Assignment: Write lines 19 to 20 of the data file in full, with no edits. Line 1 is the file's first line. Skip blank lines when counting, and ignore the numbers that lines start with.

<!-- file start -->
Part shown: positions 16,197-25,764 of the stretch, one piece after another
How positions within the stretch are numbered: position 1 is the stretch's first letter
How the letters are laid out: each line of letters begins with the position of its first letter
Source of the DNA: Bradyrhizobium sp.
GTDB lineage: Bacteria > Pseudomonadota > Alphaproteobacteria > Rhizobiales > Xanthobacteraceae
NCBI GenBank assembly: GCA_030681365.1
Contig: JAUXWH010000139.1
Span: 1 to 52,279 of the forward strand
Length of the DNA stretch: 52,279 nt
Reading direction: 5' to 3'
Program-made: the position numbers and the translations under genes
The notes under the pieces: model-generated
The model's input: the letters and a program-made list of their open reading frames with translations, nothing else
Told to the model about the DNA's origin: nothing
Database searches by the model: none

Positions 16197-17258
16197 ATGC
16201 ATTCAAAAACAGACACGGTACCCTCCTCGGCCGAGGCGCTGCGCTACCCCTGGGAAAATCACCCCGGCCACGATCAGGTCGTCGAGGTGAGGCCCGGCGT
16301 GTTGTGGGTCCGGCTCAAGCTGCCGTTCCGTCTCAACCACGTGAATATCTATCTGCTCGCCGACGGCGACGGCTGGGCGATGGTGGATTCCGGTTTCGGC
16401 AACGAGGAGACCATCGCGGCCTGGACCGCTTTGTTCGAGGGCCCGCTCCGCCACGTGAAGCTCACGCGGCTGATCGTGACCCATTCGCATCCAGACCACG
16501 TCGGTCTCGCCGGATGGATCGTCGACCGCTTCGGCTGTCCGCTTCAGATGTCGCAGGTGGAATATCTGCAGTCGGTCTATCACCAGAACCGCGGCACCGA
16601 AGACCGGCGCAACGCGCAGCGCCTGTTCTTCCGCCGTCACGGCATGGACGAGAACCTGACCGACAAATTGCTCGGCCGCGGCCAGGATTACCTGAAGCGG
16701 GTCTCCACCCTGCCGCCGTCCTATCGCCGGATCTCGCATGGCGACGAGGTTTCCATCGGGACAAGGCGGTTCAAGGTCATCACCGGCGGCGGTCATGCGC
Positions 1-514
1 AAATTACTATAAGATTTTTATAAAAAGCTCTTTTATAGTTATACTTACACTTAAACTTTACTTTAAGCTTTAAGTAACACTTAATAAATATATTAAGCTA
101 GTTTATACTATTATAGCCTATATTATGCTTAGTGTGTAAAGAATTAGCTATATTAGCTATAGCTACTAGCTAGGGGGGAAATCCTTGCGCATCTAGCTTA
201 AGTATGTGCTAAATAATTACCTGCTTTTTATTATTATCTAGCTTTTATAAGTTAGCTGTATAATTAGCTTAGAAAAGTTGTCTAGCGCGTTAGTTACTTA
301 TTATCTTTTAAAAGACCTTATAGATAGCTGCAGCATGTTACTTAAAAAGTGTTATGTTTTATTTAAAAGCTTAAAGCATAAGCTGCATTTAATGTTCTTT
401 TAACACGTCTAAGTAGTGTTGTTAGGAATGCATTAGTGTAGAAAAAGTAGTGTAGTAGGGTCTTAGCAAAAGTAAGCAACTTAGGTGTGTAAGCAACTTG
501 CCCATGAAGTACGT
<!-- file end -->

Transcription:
16301 GTTGTGGGTCCGGCTCAAGCTGCCGTTCCGTCTCAACCACGTGAATATCTATCTGCTCGCCGACGGCGACGGCTGGGCGATGGTGGATTCCGGTTTCGGC
16401 AACGAGGAGACCATCGCGGCCTGGACCGCTTTGTTCGAGGGCCCGCTCCGCCACGTGAAGCTCACGCGGCTGATCGTGACCCATTCGCATCCAGACCACG